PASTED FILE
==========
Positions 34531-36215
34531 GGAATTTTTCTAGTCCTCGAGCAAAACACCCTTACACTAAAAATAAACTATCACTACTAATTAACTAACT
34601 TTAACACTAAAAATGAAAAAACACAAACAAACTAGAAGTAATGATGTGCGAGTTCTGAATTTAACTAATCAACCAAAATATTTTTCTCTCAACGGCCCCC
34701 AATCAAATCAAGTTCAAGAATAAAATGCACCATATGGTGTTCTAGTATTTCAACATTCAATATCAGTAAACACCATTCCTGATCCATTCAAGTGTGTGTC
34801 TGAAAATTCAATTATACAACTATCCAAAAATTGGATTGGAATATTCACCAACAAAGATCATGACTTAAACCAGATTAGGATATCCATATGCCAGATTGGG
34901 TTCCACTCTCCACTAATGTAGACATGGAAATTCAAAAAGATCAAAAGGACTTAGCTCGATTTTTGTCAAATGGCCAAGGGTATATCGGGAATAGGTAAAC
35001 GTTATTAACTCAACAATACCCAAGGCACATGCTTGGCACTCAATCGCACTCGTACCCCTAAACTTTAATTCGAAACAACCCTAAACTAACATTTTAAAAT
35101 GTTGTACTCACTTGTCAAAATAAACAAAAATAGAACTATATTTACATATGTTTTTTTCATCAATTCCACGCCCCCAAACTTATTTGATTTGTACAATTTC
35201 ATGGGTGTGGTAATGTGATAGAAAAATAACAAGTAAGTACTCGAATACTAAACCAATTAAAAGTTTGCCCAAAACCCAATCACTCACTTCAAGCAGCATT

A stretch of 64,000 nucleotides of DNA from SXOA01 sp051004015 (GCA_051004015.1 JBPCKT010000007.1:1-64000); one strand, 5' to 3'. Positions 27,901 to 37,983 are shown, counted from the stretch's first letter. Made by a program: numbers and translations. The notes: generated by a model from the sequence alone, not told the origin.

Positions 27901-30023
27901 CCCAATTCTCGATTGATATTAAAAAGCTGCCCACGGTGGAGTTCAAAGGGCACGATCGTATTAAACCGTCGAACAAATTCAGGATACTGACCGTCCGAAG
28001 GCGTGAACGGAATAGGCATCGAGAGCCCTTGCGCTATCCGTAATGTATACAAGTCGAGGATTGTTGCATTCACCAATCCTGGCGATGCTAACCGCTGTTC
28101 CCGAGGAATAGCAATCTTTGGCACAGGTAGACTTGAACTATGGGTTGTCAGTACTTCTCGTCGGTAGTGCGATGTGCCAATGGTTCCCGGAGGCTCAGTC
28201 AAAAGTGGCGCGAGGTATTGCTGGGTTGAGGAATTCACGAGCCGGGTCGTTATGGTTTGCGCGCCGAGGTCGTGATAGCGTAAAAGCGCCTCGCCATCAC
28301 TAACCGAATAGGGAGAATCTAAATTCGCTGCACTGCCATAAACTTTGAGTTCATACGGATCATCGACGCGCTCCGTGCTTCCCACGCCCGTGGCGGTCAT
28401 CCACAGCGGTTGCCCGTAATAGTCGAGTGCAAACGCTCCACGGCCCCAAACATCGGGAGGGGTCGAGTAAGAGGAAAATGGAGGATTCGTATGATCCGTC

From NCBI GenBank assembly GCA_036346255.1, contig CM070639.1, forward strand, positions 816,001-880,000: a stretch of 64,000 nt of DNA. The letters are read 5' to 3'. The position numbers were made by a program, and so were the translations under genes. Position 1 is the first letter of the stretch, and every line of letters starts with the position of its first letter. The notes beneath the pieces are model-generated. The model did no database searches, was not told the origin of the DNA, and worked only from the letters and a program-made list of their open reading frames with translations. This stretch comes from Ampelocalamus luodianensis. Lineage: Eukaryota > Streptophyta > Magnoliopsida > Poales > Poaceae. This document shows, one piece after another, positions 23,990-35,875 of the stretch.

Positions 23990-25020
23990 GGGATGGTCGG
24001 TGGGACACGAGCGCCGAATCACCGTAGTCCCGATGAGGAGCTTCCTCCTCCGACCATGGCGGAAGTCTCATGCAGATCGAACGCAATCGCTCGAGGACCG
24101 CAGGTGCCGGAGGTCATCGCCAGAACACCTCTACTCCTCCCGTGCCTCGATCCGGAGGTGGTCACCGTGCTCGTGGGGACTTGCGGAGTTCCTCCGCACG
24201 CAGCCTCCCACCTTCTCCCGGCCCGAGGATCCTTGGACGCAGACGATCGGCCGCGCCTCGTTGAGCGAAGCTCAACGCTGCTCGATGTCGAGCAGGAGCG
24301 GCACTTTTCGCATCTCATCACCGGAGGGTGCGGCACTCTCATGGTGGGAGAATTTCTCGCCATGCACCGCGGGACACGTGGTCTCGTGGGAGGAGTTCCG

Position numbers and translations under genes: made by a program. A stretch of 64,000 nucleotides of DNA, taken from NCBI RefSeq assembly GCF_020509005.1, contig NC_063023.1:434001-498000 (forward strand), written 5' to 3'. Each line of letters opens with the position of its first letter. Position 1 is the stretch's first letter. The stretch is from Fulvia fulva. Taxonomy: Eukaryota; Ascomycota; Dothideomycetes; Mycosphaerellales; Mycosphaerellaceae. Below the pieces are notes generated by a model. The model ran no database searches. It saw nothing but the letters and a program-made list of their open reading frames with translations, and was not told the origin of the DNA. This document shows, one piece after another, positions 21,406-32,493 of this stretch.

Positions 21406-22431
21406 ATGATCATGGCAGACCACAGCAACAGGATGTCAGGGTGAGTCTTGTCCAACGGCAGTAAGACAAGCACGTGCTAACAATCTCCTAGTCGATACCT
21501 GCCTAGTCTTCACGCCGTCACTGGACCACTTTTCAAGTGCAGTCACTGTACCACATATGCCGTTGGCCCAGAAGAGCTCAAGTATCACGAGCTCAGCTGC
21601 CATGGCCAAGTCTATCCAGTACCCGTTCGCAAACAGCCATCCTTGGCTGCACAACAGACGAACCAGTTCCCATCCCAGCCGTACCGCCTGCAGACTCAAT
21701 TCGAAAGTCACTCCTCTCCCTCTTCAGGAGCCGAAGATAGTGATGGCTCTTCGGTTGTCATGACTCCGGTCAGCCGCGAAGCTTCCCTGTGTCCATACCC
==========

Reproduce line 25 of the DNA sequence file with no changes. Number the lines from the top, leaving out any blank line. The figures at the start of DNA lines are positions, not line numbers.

Position numbers and translations under genes: made by a program. A stretch of 64,000 nucleotides of DNA, taken from NCBI RefSeq assembly GCF_020509005.1, contig NC_063023.1:434001-498000 (forward strand), written 5' to 3'. Each line of letters opens with the position of its first letter. Position 1 is the stretch's first letter. The stretch is from Fulvia fulva. Taxonomy: Eukaryota; Ascomycota; Dothideomycetes; Mycosphaerellales; Mycosphaerellaceae. Below the pieces are notes generated by a model. The model ran no database searches. It saw nothing but the letters and a program-made list of their open reading frames with translations, and was not told the origin of the DNA. This document shows, one piece after another, positions 21,406-32,493 of this stretch.